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Exploring the Rich Heritage of Jallikattu: A Deep Dive into the History and Traditions of Tamil Nadu's


Jallikattu Festivals, Tamil Nadu

Jallikattu is the typical Tamilian festival that falls on the second day of Pongal (January). During this day, the cows, bulls, and buffalos are given a complete wash, beautified with garlands, and worshipped in the morning. The most welcoming event of this day is the bull taming called Jallikattu in the late afternoons. Do not ever miss a chance to enjoy this exciting sport.

What special?

One such ancient valour sport is Jallikattu, known by many names such as Erthaluval, Erukol, Manjuviratu, and Madu Pidithal. Eru, Manju, and Madu—all three words refer to Ox. The sole purpose of this game is to demonstrate the oxen's fierce character and the unmatched bravery of the Tamil men who tame them.

Agriculture is the culture of Tamil Nadu. When we talk about agriculture, it is not a one-man army; it is a crew where both animals and humans work together, sharing a brotherhood. Cattle is the pride of a farmer, and the rich Tamil culture says to revere the cattle as gods. This is why every cow is worshipped as Goddess Lakshmi, and every ox is honourably known as God Nandhi.


Jallikattu is an adventurous sport in Tamil Nadu and is part of the Pongal celebration. This sport takes place on the eve of Mattu Pongal (Cow Pongal) in January. One of the living ancient sports of Tamil Nadu and is celebrated with great enthusiasm in the villages in and around Madurai. The native breed of Tamil Nadu, the Kangeyam ox is bred only for this sport. These oxen are very aggressive and ferocious by nature. Taming these bulls is not an easy task that requires skill, power, and strength. So the one who tames these bulls is considered, the strongest person and is honoured with titles.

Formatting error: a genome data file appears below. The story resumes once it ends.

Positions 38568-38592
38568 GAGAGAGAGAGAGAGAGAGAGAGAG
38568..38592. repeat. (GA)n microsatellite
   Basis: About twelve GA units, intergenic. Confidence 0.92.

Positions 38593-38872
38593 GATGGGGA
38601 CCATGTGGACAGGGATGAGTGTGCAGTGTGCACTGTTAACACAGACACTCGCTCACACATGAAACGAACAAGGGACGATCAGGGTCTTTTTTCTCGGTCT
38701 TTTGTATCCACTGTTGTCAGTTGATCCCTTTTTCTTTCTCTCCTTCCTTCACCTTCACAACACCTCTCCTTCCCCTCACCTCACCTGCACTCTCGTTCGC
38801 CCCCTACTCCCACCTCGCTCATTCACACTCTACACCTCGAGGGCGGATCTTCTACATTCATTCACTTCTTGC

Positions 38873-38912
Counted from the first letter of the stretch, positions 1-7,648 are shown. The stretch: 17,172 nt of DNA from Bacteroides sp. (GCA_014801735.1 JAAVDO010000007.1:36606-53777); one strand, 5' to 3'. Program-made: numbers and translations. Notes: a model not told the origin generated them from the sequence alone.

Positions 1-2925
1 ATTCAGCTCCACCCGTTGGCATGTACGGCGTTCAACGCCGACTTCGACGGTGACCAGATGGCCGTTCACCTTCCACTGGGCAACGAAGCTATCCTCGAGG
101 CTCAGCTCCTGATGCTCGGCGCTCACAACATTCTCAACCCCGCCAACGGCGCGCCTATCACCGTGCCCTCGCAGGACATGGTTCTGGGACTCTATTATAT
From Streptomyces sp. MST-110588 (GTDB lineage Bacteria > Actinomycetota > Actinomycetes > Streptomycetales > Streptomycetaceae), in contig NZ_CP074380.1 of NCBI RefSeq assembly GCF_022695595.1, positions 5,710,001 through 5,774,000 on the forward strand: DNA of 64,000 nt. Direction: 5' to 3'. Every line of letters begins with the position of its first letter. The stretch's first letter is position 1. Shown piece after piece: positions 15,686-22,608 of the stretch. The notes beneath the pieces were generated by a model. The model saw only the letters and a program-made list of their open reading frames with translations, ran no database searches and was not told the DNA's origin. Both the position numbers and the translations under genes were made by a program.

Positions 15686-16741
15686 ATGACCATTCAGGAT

Jallikattu celebrations are unique due to their rich cultural and historical background. This age-old sport of taming bulls not only honours the community's treasured cow but also showcases courage and expertise. Jallikattu competitions combine athleticism, history, and local pride by uniting participants who bravely and nimbly strive to tame fierce bulls. The festivities also serve as a lively celebration of Tamil heritage, drawing visitors and participants to observe and take part in this ancient custom from all over the region.

FAQs about Jallikattu Festivals in Tamil Nadu

1.What is Jallikattu and when is it celebrated

Jallikattu is an ancient bull-taming sport celebrated on the second day of Pongal, known as Mattu Pongal typically in January.

2.What are the origins of Jallikattu?

Jallikattu has its roots in Tamil Nadu's agrarian culture, dating back over 2,000 years. It showcases the bravery and skill of the Tamil men in taming aggressive bulls.

3.What breeds of bulls are used in Jallikattu?

The Kangeyam ox, a native breed of Tamil Nadu, is specifically bred for Jallikattu due to its aggressive and ferocious nature.

4.Why is Jallikattu considered significant in Tamil culture?

Jallikattu symbolizes the integral relationship between farmers and their cattle, reflecting agricultural traditions and the cultural reverence for cattle as sacred beings.

5.How is Jallikattu celebrated?

Bulls are washed, decorated with garlands, and worshipped in the morning. The bull-taming event occurs in the afternoon, where participants try to tame the bulls, showcasing their strength and bravery.

6.What are some other names for Jallikattu?

Jallikattu is also known as Erthaluval, Erukol, Manjuviratu, and Madu Pidithal, with all names referring to ox-related activities.

7.How does Jallikattu attract visitors and participants?

Jallikattu draws both participants and spectators from across the region due to its thrilling nature, cultural significance, and the opportunity to witness an ancient tradition that honours Tamil heritage.